'Shocked' Flower trusts batsmen to work Ajmal out

 

Dubai

Sooner or later on their travels in Asia, England were bound to be ambushed again by spin. History dictates that there is always another mystery man lying in wait, ready to ensnare them in a web of intrigue leading to disaster.

Click HERE to view 'England in a spin: The same old story...'

Saeed Ajmal is but the latest in the line. He was not exactly an unforeseen assailant, since his 50 Test wickets last year were more than any other bowler. But nobody expected him to instigate such carnage on the first day of the series against Pakistan and by so doing create doubts which may not be easily overcome in the four days available before the second Test starts in Abu Dhabi on Wednesday.

"It was a bit of a shock," said Andy Flower, England's coach, yesterday in the wake of England's 10-wicket defeat, in which Ajmal had match figures of 10 for 97. "Look, we played poorly and we particularly batted poorly. Test cricket is a tough game and if you keep on batting like that you will be punished. Pakistan were good enough to do so."

Flower was a brilliant player of spin bowling in subcontinental conditions and he developed his own idiosyncratic style for combating it. He cannot simply hand over the manual for that on the road to Abu Dhabi, for it does not work like that. There is no catch-all way to play Ajmal, though the worrying aspect of England's capitulation is that most of their batsmen seemed to have no pre-ordained approach and unfurled hurried shots which hinted at panic.

"Each individual will have his own method against spin and even those individuals might play at the start of their innings differently," said Flower. "Sometimes attacking, sometimes looking to get off strike, sometimes sitting in if they have to, sometimes waiting to see what is bowled to them. The variations to an innings are infinite. I don't think you can blanket-plan because everyone's strengths are different and certainly the conditions are all different. Usually the guys make their own decisions and history suggests that they make good decisions."

But during the two days on which England batted during the first Test, which lasted only three, the batsmen repeatedly chose the wrong option. Often, it was as if they had not considered that there were options. If a coach has a role at a time like this it is to clear his players' confused minds and ensure that Ajmal is not already viewed as an irrepressible foe.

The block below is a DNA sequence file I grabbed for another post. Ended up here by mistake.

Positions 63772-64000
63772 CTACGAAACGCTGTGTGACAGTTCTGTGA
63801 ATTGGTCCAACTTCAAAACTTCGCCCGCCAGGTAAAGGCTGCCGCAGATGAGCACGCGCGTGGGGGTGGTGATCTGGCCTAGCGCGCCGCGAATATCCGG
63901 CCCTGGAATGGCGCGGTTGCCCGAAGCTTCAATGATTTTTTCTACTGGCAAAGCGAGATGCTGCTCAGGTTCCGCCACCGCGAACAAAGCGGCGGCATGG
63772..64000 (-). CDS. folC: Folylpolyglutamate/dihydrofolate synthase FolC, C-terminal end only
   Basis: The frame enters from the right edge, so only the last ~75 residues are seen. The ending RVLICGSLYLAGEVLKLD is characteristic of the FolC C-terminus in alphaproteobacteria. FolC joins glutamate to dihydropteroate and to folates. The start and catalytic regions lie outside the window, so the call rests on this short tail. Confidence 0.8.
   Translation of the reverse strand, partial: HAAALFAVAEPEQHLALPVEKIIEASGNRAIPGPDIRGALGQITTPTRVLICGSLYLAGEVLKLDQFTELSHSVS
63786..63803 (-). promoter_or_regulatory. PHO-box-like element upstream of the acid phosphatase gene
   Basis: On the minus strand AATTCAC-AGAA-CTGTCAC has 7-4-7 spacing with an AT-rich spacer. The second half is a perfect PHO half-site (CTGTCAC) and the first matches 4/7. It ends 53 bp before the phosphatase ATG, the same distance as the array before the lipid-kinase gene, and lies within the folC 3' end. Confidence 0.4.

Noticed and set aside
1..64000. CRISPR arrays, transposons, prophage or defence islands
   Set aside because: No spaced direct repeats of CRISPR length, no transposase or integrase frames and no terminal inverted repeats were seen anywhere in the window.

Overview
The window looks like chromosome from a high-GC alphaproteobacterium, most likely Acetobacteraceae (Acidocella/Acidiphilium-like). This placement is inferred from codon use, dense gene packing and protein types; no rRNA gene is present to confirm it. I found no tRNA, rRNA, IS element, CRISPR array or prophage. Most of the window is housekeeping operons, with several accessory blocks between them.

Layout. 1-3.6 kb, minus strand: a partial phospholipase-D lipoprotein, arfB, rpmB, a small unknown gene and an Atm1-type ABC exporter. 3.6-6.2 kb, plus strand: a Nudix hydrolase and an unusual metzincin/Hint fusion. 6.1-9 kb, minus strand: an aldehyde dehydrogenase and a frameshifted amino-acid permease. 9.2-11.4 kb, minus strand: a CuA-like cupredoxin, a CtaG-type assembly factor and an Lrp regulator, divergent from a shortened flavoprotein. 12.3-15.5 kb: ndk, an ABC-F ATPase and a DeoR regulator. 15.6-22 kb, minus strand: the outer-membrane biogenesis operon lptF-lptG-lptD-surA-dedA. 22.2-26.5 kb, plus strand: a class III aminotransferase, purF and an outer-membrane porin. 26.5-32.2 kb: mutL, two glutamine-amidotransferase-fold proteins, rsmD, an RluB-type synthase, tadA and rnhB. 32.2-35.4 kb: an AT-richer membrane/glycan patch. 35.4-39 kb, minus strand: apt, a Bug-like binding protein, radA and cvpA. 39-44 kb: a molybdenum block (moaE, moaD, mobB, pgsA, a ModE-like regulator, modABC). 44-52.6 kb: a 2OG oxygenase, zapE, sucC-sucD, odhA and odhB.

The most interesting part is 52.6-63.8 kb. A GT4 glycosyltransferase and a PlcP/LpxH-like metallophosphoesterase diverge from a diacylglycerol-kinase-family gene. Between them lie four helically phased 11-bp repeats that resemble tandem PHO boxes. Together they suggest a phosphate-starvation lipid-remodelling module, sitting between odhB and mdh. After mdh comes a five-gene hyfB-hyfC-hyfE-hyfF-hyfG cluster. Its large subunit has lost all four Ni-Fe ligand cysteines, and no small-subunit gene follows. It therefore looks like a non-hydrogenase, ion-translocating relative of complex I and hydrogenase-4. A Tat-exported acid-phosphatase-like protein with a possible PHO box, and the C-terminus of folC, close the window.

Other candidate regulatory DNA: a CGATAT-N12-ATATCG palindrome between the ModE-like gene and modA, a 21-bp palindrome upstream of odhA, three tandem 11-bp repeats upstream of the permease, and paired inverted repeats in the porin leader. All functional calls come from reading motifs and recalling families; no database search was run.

The spinner was deadly accurate but turned the ball only minimally. He gave the England batsmen inches and they tried to hit him yards. His skill lies in several areas. Ignore the so-called teesra, which was trumpeted in the ballyhoo before the series. Ajmal has an off-break and a doosra as his prime incisive tools, he has a quick wrist and can also cause hesitation by his apparent stop at the crease with the arm already coming over. But he was too easily gifted wickets by England.

His performance allowed him to move up eight places in the Test bowling rankings yesterday and he is now the top-rated spinner ahead of Graeme Swann, his English off-break counterpart. Since Swann's return of four wickets was perfectly adequate, he might feel badly done to. But Ajmal's was not only the better return, he was awarded extra points for doing it against some of the world's top-rated batsmen.

"I don't want to pretend that scoring Test runs is an easy thing, it's not," said Flower. "People work incredibly hard to get Test runs to put sides in a winning position. However in this instance we badly under-performed with the bat and even though the ball wasn't turning much we didn't deal with it skilfully and we made poor decisions.

"We made it look harder than it was, to be quite frank. Most good spinners bowl a good length and don't give you much to work with. He's a good spinner and he certainly bowled a good length which creates doubt as to whether you should get forward or back."

In Flower's tenure as coach, England have twice come back from catastrophic defeats to win the series, both times against Australia. At Headingley in 2009, they were beaten in three days by an innings and 80 runs but a week later came back to win the Ashes at the Oval. At Perth in 2010, they just took the match into the fourth day in losing by 267 runs and a few days later were all over their opponents in Melbourne.

This is a different problem, however, in completely unfamiliar terrain. If Ajmal is England's chief antagonist, they also have to come to terms with Umar Gul, a master of reverse swing, and Abdur Rehman, a left-arm spinner.

Soon enough, questions will be asked about the form of the England captain, Andrew Strauss. Actually, they were yesterday. Naturally enough Flower parried them, easily enough, because Strauss has scored 11 of his 19 Test hundreds away from England and averages nearly 45.

Strauss and Alastair Cook will open the batting for the 100th time in the second Test, all but double more than any other England pair. They have shared 11 century partnerships and it was only two matches ago that they put on 186 at Edgbaston. But England have lost their first wicket with the score not beyond 10 seven times in the last 11 innings. The team need better starts now or the threat of Ajmal will be the greater.

Being the No 1-ranked team may give England succour in the next few days, though as Flower said: "They don't sit in their rooms, look at themselves in the mirror and say, 'Aren't we good?'"